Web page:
Facebook's one-day market loss could be "largest drop in history"

What's behind Facebook's $150B value plunge?

Facebook is suffering a major financial blow after months of punishing headlines about privacy and content concerns. Its stock plunged up to 24 percent in after-hours trading Wednesday, wiping out as much as $150 billion of the social media giant's market value in under two hours. The loss, as CBS News contributor Nicholas Thompson put it, is "larger than the entire size of McDonald's."

The stock drop comes after Facebook (FB) announced its second-quarter revenue missed Wall Street analysts' expectations by around $130 million and growth in the number of active users is slowing down.

"All of this has come together into a very bad day for Facebook ... They have much lower operating margins than they had before. User growth is not so good and it looks like the new products they're rolling out are not as profitable and so the market completely freaked out. To put that number in context the amount Facebook's stock declined in market cap is larger than the entire size of McDonald's. I mean that is a huge drop and it could end up being the largest drop in history," Thompson said.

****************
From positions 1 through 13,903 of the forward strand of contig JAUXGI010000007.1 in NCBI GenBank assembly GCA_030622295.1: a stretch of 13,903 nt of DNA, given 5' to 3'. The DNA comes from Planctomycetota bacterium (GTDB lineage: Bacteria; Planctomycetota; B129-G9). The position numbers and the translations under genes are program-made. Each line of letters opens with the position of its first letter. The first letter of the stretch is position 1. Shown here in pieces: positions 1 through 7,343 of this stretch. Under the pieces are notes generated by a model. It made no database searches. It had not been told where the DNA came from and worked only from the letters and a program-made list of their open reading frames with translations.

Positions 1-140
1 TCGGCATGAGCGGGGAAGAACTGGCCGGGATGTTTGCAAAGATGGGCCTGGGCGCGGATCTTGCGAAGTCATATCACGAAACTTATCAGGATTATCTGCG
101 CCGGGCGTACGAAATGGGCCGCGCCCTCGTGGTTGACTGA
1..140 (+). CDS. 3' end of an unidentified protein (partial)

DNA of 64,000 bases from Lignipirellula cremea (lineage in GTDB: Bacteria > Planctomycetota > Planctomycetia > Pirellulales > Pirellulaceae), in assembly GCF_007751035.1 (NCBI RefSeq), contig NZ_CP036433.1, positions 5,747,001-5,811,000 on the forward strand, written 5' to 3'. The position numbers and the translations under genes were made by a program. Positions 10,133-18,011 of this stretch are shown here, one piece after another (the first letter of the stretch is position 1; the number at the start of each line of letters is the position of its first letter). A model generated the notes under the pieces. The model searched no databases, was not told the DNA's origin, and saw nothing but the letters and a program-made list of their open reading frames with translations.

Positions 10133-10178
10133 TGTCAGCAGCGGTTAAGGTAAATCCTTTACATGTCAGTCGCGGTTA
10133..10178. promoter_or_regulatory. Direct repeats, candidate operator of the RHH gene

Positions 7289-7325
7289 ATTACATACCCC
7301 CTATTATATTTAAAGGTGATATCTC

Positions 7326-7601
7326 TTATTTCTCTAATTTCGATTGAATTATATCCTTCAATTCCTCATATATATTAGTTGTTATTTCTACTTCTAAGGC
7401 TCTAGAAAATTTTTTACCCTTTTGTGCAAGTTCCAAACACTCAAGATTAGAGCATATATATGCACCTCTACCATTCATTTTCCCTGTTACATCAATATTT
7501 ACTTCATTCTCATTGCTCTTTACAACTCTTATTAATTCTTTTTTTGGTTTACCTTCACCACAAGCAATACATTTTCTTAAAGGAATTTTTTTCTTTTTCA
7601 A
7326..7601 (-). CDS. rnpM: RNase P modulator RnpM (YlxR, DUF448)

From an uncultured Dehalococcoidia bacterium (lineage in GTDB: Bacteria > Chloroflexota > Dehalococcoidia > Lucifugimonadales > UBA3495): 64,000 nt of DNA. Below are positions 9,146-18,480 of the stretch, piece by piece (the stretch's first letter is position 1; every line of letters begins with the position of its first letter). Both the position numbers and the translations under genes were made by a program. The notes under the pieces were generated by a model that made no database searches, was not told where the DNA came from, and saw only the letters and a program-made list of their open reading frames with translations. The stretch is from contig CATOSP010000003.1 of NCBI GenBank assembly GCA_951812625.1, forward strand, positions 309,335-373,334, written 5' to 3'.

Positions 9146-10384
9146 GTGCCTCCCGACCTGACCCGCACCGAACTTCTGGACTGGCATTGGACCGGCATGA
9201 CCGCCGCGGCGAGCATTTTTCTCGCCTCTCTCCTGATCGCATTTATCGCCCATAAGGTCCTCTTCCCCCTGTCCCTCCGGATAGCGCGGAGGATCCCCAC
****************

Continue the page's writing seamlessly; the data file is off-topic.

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Part of what's happening, according to Thompson, is that Facebook's focus on user privacy makes its products harder to monetize. 

"So after GDPR (the EU's General Data Protection Regulation), after Facebook started really solving the problems that it has, it turns out you can't make as much money in the long run and that is partly what the markets are reacting to," Thompson said. "The new stuff like the Stories which is Facebook's big priority where you put in what you did during the day and it disappears is much harder to monetize than Newsfeed. And they're not making as much money on Instagram, even though it's a hugely growing product, as they did on Newsfeed," Thompson said.

To put a positive spin on the news, Thompson said it's a sign that Facebook is committed to fixing their problems and will most likely do just fine in the long run. 

"They're going to keep spending this money which means they're going to be less profitable. That is the positive way to look at it," Thompson said. "They have four of the six biggest social platforms owned by that company so they're going to be OK."  

By noon Thursday, Facebook's huge loss in stock market value had shrunk somewhat, to around $97 billion during regular trading hours, but its stock plunge is still set to be the largest market-value drop in history, Bloomberg reported, beating out Intel's $91 billion loss in one day in September 2000.